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Journal Article

Paleozoic Subduction-Accretion-Closure Histories in the West Mongolian Segment of the Paleo-Asian Ocean: Evidence from Pressure-Temperature-Time-Protolith Evolution of High-Mg and -Al Gneisses in the Altai Mountains

Nobuhiko Nakano, Yasuhito Osanai, M. Satish-Kumar, Tatsuro Adachi, Masaaki Owada, Sereenen Jargalan, Chimedtseie Boldbaatar, Aya Yoshimoto and Kundyz Syeryekhan
The Journal of Geology
Vol. 122, No. 3 (May 2014), pp. 283-308
DOI: 10.1086/675665
Stable URL: http://www.jstor.org/stable/10.1086/675665
Page Count: 26

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Topics: Gneiss, Monazites, Kyanite, Cordierite, Rocks, Metamorphism, Quartz, Minerals, Garnets, Biotite
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Paleozoic Subduction-Accretion-Closure Histories in the West Mongolian Segment of the Paleo-Asian Ocean: Evidence from Pressure-Temperature-Time-Protolith Evolution of High-Mg and -Al Gneisses in the Altai Mountains
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Abstract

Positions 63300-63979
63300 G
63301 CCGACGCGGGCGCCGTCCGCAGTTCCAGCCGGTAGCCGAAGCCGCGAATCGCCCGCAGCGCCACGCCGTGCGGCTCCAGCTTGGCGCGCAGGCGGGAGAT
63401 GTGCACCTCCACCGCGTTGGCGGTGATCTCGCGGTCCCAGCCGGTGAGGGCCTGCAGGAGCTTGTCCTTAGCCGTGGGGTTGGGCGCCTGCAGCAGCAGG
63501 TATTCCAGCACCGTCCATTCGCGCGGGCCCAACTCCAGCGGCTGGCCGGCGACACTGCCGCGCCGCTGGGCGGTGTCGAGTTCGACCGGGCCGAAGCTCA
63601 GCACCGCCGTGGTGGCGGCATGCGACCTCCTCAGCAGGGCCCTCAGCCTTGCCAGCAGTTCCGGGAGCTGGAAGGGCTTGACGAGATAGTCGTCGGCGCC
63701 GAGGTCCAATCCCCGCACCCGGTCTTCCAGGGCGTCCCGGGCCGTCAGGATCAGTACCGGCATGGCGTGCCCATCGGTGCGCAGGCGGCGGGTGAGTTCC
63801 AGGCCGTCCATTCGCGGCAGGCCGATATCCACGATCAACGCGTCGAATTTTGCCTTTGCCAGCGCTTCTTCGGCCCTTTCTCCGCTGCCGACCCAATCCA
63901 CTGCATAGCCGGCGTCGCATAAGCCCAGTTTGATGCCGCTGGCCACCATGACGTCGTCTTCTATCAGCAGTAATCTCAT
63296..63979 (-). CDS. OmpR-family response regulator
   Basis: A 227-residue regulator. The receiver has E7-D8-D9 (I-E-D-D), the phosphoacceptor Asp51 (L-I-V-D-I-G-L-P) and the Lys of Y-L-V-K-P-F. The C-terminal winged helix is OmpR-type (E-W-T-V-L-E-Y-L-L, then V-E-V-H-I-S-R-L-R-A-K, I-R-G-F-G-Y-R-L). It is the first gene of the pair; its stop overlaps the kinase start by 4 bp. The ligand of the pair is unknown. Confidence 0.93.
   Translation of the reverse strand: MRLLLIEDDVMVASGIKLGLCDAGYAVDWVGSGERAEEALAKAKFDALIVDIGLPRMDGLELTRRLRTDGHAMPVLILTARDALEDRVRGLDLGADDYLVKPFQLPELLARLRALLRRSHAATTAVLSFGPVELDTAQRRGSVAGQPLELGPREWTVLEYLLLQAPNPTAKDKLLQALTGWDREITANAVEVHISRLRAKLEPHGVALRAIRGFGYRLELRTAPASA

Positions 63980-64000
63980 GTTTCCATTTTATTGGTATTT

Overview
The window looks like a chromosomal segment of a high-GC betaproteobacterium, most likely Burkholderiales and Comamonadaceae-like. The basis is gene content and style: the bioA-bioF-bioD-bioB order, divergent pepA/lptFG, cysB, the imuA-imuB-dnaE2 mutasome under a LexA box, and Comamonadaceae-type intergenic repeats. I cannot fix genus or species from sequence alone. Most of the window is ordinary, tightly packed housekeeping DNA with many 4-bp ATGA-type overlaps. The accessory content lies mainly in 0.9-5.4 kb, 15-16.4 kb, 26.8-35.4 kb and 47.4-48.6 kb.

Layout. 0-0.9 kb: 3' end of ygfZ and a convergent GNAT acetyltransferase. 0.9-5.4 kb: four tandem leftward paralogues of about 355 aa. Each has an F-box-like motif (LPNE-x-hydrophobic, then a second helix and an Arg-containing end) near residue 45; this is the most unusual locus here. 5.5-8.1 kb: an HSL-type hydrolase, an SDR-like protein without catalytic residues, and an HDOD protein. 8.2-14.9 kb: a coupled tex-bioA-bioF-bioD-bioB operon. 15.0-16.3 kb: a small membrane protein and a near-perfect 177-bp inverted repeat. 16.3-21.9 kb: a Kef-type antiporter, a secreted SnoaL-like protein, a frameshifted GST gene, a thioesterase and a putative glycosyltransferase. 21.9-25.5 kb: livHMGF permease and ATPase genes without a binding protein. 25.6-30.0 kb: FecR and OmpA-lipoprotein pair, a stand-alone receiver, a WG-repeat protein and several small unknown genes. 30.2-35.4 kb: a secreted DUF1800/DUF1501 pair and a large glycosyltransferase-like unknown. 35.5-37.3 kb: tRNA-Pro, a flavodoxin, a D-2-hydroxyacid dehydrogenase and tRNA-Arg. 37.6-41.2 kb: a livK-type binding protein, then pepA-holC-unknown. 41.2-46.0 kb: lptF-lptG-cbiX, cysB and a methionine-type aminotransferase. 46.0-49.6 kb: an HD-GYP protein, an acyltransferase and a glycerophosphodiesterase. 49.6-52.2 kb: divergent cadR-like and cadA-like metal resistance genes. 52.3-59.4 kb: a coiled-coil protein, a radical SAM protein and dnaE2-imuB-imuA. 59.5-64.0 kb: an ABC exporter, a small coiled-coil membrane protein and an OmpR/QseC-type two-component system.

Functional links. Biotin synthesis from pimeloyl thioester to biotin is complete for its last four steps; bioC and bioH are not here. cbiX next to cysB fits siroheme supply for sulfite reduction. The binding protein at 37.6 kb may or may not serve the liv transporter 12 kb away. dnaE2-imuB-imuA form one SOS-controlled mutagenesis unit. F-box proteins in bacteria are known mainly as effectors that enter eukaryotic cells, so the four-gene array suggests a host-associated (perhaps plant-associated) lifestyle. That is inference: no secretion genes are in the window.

AbstractHigh-Mg, high-Al metasedimentary gneisses from the Altai Mountains, Mongolia, belonging to a subduction-accretion complex within the Central Asian Orogenic Belt can be divided into five rock types on the basis of mineral assemblages. Most rock types have high MgO and Al2O3 content and low CaO, Na2O, Rb, and Sr content. All rock types experienced a similar medium-pressure metamorphism characterized by a “hairpin”-shaped counterclockwise pressure-temperature path. U-Pb zircon and U-Th-Pb monazite ages indicated metamorphism at ca. 356 Ma and 277 Ma and inherited ages of 510–379 Ma, suggesting possible provenance to granitoids comparable to those in the Altai Mountains, China. The zircons that newly nucleated at ca. 356 Ma are characterized by high concentrations of light rare earth elements without a Ce anomaly—features common in zircons from hydrothermally altered rocks and a reducing environment. Petrological and geochronological results in this study suggest the following tectonic evolution: (1) continuous subduction and accretion of paleo-Asian oceanic crust during the Early Paleozoic, resulting in periodic granitoid magmatism in the period 510–380 Ma and a continuous supply of granite-derived sediments providing detrital zircon and monazite grains to the accretionary prism; (2) ridge subduction during the Late Devonian–Early Carboniferous (ca. 356 Ma), resulting in hydrothermal metamorphism of the accretionary prism and interaction with seawater that produced rocks with unusual whole-rock chemistry; and (3) closure of the ocean leading to continental collision in the Early Permian (ca. 277 Ma), with part of the accretionary prism squeezed into lower crustal levels to form medium-pressure metamorphic rocks.

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